By Shankar Vedantam
Washington Post Staff Writer
Friday, February 17, 2006
Greenland's glaciers are melting into the sea twice as fast as previously believed, the result of a warming trend that renders obsolete predictions of how quickly Earth's oceans will rise over the next century, scientists said yesterday.
The new data come from satellite imagery and give fresh urgency to worries about the role of human activity in global warming. The Greenland data are mirrored by findings from Bolivia to the Himalayas, scientists said, noting that rising sea levels threaten widespread flooding and severe storm damage in low-lying areas worldwide.
The scientists said they do not yet understand the precise mechanism causing glaciers to flow and melt more rapidly, but they said the changes in Greenland were unambiguous -- and accelerating: In 1996, the amount of water produced by melting ice in Greenland was about 90 times the amount consumed by Los Angeles in a year. Last year, the melted ice amounted to 225 times the volume of water that city uses annually.
"We are witnessing enormous changes, and it will take some time before we understand how it happened, although it is clearly a result of warming around the glaciers," said Eric Rignot, a scientist at the California Institute of Technology's Jet Propulsion Laboratory.
. . .
The ice sheets in Greenland and Antarctica are among the largest reservoirs of fresh water on Earth, and their fate is expected to be a major factor in determining how much the oceans will rise. Rignot and University of Kansas scientist Pannir Kanagaratnam, who published their findings yesterday in the journal Science, declined to guess how much the faster melting would raise sea levels but said current estimates of around 20 inches over the next century are probably too low.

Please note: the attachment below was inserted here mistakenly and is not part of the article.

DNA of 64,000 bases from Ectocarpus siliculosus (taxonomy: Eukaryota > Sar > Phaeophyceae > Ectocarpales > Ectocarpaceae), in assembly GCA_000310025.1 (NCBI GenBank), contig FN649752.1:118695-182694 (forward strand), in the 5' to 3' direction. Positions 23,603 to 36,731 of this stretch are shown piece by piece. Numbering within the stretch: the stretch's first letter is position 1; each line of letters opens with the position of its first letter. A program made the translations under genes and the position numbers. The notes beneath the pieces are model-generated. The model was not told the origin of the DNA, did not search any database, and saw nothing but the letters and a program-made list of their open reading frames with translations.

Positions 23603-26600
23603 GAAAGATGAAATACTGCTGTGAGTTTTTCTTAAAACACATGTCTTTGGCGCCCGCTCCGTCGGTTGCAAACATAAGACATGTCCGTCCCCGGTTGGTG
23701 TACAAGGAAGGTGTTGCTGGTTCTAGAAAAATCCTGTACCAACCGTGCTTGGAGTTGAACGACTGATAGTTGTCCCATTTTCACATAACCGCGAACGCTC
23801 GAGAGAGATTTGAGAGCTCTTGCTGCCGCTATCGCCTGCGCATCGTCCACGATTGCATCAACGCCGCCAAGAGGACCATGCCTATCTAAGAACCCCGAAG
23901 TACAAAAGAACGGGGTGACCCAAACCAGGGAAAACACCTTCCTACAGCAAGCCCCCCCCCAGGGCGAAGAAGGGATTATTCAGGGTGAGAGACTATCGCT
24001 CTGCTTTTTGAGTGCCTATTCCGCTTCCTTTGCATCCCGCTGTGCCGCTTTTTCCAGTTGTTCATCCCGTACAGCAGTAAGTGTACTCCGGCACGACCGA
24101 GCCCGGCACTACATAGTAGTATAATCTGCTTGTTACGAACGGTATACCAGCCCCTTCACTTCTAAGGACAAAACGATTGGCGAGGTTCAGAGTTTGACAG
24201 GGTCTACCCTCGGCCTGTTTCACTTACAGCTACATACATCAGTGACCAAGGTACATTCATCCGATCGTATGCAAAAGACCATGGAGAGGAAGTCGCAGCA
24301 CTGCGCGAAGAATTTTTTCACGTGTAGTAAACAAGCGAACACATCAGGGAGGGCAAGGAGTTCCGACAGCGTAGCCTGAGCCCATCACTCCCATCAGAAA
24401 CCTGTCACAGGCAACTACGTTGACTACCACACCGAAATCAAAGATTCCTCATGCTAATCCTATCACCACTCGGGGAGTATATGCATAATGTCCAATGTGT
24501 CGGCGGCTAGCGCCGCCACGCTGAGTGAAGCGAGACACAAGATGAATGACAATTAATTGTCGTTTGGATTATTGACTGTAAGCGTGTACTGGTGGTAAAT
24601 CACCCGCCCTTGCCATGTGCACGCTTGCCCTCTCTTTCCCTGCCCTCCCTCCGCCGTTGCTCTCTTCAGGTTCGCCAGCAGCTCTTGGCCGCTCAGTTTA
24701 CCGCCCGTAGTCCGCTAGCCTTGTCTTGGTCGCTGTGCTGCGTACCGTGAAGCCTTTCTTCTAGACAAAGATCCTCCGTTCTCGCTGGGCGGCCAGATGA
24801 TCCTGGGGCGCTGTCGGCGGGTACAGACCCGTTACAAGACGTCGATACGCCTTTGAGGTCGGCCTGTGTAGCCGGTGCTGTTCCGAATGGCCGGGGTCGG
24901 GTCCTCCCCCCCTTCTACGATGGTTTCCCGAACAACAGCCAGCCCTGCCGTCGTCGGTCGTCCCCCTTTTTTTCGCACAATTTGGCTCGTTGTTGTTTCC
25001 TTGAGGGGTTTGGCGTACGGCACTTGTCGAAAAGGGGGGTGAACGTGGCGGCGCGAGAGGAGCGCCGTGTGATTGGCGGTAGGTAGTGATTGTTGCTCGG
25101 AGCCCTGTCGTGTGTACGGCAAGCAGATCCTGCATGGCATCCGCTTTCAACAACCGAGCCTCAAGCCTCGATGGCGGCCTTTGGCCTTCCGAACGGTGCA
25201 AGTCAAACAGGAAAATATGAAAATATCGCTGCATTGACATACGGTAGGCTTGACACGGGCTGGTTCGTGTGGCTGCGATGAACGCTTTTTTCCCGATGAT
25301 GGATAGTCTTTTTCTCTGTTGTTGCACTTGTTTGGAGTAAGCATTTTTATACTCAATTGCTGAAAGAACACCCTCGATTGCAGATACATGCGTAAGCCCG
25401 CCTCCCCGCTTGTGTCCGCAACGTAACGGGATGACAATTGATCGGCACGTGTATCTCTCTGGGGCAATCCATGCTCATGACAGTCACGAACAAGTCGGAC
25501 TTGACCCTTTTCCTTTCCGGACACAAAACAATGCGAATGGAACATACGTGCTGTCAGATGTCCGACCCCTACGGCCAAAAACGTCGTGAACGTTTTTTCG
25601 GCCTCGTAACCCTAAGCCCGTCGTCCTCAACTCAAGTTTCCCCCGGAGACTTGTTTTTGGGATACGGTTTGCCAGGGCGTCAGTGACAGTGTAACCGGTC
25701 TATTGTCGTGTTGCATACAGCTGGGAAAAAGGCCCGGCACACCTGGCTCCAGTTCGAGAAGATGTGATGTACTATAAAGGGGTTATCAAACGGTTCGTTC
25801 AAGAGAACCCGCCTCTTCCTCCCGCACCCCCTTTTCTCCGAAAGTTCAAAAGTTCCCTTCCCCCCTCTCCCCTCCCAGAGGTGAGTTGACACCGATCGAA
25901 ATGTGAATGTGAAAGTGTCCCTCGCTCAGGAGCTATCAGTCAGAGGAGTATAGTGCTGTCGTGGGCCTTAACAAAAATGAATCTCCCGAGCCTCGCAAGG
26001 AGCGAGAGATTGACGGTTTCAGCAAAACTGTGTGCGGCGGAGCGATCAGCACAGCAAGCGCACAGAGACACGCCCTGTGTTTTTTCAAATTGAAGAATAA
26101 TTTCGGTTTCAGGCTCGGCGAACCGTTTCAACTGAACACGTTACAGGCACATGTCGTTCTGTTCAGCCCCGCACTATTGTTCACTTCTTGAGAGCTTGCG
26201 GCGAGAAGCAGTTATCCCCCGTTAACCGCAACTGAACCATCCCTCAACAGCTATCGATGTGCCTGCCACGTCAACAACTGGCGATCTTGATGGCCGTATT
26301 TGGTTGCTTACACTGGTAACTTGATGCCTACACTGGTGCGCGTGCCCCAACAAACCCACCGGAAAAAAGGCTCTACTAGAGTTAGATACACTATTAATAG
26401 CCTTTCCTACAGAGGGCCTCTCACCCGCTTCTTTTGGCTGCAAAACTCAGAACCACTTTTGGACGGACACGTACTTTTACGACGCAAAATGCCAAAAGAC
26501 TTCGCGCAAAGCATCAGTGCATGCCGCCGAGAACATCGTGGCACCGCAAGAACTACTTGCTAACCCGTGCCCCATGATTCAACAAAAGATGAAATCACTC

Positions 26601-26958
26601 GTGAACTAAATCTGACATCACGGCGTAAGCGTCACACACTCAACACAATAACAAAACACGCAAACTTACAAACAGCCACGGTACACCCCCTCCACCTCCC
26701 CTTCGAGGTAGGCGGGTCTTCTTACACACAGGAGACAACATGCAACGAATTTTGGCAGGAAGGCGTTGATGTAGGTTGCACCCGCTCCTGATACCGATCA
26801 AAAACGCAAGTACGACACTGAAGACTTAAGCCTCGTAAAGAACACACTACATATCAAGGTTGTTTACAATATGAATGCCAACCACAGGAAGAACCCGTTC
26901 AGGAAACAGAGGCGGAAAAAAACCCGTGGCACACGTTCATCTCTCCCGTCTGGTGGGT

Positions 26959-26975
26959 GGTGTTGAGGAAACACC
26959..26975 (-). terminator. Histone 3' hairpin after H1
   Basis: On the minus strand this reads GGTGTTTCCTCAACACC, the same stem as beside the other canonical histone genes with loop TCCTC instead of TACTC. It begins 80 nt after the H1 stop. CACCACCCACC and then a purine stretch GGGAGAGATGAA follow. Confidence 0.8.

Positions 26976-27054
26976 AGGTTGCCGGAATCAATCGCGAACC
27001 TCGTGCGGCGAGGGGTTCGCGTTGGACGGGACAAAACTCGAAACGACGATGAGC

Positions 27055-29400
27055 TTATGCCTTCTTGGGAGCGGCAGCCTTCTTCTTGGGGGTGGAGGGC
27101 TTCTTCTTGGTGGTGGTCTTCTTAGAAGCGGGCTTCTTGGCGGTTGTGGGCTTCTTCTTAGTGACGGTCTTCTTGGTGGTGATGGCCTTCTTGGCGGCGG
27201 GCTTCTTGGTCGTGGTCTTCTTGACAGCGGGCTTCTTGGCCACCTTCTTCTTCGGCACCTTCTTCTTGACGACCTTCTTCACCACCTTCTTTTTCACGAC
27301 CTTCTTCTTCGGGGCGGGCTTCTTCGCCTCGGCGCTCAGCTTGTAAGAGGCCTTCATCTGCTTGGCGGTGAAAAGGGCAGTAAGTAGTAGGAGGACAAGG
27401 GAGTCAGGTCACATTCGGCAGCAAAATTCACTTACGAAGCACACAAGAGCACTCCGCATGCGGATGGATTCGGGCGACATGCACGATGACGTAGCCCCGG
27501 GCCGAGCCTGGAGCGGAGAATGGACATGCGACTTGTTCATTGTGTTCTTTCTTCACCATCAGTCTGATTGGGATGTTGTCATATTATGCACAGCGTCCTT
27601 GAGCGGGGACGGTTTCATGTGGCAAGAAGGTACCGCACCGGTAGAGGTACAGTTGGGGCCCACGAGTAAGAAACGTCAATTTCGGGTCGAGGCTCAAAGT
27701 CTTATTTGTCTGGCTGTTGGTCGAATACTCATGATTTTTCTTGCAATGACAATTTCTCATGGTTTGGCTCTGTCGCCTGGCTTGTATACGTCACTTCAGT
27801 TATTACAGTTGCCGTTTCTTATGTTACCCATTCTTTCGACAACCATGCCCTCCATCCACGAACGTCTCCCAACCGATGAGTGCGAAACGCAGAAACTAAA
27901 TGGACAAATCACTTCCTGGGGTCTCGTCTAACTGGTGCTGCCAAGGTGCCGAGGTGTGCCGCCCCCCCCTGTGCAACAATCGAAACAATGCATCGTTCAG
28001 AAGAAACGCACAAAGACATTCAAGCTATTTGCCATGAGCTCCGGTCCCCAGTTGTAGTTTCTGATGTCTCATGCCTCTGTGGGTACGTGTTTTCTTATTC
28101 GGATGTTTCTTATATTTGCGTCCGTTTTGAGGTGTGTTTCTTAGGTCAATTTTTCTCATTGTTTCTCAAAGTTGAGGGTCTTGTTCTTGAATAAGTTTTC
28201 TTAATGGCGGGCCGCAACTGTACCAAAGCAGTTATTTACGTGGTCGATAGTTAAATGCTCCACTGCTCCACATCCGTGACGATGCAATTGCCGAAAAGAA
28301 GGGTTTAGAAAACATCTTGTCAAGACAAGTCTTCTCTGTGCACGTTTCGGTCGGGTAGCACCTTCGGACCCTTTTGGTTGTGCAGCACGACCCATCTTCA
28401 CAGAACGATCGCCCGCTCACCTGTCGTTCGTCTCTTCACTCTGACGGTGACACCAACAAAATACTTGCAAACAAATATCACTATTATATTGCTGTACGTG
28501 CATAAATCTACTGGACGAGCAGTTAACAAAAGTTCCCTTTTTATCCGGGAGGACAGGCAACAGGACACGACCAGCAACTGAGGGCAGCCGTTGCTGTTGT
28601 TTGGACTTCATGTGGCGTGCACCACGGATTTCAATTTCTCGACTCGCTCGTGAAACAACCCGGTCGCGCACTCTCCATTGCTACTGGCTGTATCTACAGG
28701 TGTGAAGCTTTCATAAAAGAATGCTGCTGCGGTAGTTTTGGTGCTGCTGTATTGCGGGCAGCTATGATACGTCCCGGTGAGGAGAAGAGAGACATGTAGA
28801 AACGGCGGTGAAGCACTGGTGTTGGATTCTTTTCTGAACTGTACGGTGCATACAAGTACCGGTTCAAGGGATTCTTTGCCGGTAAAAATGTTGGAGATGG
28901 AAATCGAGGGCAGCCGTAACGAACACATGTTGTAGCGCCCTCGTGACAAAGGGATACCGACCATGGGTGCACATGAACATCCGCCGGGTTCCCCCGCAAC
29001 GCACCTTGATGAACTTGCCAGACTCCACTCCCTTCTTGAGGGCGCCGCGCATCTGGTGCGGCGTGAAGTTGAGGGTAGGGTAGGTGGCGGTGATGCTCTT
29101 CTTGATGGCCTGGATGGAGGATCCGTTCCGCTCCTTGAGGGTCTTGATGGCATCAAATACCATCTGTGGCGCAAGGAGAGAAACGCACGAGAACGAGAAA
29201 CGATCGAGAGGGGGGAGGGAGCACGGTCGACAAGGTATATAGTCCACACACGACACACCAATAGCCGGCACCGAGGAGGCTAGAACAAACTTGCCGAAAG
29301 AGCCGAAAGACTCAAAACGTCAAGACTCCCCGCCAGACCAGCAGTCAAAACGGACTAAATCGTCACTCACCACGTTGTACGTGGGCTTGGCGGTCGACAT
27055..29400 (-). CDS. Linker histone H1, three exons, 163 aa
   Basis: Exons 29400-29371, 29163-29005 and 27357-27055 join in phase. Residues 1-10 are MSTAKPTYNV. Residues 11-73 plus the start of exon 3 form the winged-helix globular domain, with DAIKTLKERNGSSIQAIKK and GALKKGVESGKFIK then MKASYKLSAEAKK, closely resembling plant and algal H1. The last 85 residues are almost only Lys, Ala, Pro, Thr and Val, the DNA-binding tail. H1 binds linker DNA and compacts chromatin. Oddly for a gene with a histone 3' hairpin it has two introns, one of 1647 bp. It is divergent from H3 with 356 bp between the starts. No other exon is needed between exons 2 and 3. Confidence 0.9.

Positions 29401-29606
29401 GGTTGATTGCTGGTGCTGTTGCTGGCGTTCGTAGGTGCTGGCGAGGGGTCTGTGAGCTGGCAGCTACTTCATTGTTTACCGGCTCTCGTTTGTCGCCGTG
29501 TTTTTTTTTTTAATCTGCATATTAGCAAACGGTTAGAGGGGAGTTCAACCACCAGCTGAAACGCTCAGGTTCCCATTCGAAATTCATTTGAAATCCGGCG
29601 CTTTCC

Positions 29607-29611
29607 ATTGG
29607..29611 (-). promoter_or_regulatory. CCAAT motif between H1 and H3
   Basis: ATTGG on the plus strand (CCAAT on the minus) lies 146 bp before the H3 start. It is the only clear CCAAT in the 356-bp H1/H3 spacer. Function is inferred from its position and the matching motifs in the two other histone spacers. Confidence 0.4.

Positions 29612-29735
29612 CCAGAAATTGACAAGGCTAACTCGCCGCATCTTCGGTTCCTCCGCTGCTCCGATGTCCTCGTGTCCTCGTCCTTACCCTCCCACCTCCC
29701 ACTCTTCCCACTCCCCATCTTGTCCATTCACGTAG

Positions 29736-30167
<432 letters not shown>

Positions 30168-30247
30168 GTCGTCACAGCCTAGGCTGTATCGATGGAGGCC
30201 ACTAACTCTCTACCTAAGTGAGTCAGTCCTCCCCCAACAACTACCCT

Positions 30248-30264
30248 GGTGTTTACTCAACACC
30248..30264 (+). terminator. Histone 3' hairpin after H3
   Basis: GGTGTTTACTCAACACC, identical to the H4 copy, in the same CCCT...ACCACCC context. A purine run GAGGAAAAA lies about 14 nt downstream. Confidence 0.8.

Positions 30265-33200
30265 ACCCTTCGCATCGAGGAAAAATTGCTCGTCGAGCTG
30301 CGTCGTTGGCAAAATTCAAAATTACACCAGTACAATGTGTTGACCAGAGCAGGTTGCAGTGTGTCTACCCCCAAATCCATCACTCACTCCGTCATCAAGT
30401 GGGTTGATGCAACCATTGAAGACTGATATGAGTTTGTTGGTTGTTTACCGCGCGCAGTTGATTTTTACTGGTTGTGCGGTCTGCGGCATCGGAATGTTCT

While sea-level increases of a few feet may not sound like very much, they could have profound consequences on flood-prone countries such as Bangladesh and trigger severe weather around the world.
"The implications are global," said Julian Dowdeswell, a glacier expert at the University of Cambridge in England who reviewed the new paper for Science. "We are not talking about walking along the sea front on a nice summer day, we are talking of the worst storm settings, the biggest storm surges . . . you are upping the probability major storms will take place."
Thursday, February 16, 2006
By Shankar Vedantam